One of the proposed laws was one that would make police logs and criminal booking photos public. Sen. Craig Tieszen, R-S.D., has introduced a revised bill this year that would change state law to require law enforcement agencies to release police logs to the public.

Senate Bill 85 maintains the confidentiality of criminal justice information and criminal histories, while allowing legal entities to release the information. However, the bill states: “Information about calls for service revealing the date, time, and general location and general subject matter of the call is not confidential criminal justice information and shall be released to the public” unless the information would jeopardize an ongoing investigation. Continue>>>
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January 30, 2014 9:01 AM

A bill to strengthen the Brown Act, California’s open government law is proceeding in the state legislature. The bill adds to the reasons a district attorney or citizen can petition to void a government act for failure to provide adequate opportunity for public participation. It also provides for higher fines for public officials who try to prevent public access. (Cal Watchdog, January 16, 2014, by Katy Grimes)


Several local agencies in California have been charged with failing to allow the public to know about the actions of their elected representatives. The East Valley Water District Board in San Bernardino County asked the district attorney to investigate a possible Brown Act violation involving the setting of a salary for a new general manager. (Highland Community News, January 28, 2014, by Charles Roberts)


Some Atwater citizens are concerned that there was a meeting of a citizen oversight committee held late last year, unposted and closed to the public, over how to spend money from a recently-passed tax measure to improve public safety. (Merced Sun-Star, January 19, 2014, by Ramona Giwargis). Continue>>>
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January 30, 2014 3:11 AM

All but four states now post at least partial information online showing which companies are receiving economic development subsidies. But the quality and depth of that disclosure varies widely, both among and within states. Three-fourths of major state development programs still fail to disclose actual jobs created or workers trained, and only one in eleven discloses wages actually paid. The best disclosure practices are found in Illinois and Michigan, but even their scores would be near-failing as report card grades.

These are the key findings of Show Us the Subsidized Jobs, a report issued today by Good Jobs First, a non-profit, non-partisan research center based in Washington, DC.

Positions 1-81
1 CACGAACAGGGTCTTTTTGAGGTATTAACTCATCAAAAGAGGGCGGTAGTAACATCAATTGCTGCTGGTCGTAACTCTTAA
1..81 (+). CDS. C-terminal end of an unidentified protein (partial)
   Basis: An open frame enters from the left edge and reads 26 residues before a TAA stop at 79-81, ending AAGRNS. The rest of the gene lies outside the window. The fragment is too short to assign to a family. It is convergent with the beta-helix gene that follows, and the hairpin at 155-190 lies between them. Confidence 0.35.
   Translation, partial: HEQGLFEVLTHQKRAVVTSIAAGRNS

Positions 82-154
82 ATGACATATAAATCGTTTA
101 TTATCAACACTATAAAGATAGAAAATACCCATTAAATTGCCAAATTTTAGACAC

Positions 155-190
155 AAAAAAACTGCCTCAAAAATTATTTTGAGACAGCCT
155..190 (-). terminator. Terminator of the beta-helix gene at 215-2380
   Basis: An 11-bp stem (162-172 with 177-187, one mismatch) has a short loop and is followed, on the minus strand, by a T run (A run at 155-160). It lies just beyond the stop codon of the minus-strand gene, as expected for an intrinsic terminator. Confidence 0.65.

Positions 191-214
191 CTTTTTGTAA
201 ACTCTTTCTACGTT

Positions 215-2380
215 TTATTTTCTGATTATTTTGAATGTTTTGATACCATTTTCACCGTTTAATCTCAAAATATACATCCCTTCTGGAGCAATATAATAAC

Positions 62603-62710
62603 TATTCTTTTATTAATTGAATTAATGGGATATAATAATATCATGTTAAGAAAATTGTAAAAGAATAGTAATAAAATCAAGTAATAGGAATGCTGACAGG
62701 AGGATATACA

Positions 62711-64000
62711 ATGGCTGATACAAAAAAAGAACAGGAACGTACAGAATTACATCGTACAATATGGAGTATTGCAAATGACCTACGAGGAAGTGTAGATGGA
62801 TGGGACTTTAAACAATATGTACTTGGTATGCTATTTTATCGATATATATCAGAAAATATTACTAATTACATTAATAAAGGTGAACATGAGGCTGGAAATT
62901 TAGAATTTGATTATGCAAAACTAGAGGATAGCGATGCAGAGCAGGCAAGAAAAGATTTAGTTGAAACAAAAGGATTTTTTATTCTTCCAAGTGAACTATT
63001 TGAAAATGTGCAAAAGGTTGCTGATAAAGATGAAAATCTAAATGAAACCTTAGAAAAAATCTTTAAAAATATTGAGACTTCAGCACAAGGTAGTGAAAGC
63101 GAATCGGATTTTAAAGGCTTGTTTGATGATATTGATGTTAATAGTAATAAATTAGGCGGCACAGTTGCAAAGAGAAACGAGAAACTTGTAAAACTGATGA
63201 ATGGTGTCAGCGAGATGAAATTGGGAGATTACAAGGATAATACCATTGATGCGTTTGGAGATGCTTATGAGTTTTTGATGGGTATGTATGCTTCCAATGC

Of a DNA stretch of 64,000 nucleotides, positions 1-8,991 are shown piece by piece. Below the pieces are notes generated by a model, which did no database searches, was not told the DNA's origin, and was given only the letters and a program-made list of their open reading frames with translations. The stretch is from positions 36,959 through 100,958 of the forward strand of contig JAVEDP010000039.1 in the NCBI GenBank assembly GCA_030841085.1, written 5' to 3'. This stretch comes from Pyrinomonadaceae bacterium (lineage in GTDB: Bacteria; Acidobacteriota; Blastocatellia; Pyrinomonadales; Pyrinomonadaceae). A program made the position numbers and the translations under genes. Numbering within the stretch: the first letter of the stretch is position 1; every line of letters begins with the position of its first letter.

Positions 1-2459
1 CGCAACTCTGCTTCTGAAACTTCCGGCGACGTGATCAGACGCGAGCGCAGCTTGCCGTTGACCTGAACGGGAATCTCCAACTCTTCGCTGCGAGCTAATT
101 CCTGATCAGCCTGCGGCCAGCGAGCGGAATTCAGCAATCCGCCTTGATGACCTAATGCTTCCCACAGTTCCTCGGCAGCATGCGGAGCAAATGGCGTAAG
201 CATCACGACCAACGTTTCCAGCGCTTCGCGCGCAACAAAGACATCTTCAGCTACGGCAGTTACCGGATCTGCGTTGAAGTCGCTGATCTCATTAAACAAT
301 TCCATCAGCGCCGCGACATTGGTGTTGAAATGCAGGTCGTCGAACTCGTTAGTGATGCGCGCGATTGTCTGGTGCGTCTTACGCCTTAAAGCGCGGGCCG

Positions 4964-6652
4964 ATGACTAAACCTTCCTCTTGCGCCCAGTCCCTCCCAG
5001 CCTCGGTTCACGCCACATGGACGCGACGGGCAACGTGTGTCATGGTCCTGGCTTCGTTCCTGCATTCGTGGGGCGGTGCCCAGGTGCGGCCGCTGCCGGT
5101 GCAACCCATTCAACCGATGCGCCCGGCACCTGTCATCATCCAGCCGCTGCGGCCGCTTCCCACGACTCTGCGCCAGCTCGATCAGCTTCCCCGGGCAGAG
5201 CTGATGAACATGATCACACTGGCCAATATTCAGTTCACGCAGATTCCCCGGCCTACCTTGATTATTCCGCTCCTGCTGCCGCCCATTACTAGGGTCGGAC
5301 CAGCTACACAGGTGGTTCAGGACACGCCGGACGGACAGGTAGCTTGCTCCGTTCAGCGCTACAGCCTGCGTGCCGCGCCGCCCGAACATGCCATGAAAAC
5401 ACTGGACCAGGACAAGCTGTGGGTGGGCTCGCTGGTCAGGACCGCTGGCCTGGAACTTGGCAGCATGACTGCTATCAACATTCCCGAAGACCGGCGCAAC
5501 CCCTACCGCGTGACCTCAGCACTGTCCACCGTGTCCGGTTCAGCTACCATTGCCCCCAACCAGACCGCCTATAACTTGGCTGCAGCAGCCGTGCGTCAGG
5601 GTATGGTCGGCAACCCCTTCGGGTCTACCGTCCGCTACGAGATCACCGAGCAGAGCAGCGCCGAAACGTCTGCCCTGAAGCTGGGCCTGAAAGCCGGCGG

“Aside from a handful of holdouts, state governments now accept the idea that the public has a right to online data about which companies are receiving taxpayer-funded job subsidies.” said Good Jobs First executive director Greg LeRoy. “But with unemployment still high, Americans need to know how many jobs and what kind of wages and benefits their taxpayer investments are generating.” Continue >>>
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January 30, 2014 2:11 AM

On the occasion of President Barack Obama’s State of the Union address this week, marking five years since he was sworn into office with the stated primary objective of turning around the post-crisis domestic economy, it’s worth asking: Is America safe from another economic crisis?

Despite the regulatory efforts hustled in as a result of public panic and a political class desperate to be seen doing something, the initial problems remain, and the next crisis could be even worse. Among the major problems: risky loans to those who can’t repay them. Liberal advocacy groups such as Association of Community Organizations for Reform Now (ACORN), pushed lenders such as Fannie Mae and Freddie Mac to grant loans to borrowers who couldn’t afford repayment.

The underlying problem still exists, and the new regulations are pure political theater.

“You can’t repeal the laws of supply and demand or prevent financial crisis,” says regulatory expert Donald Lamson, a partner at the law firm Shearman & Sterling. “Thus, you’ll always be tempted to save large institutions to prevent pain on a large scale.” Continue>>>

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January 30, 2014 1:11 AM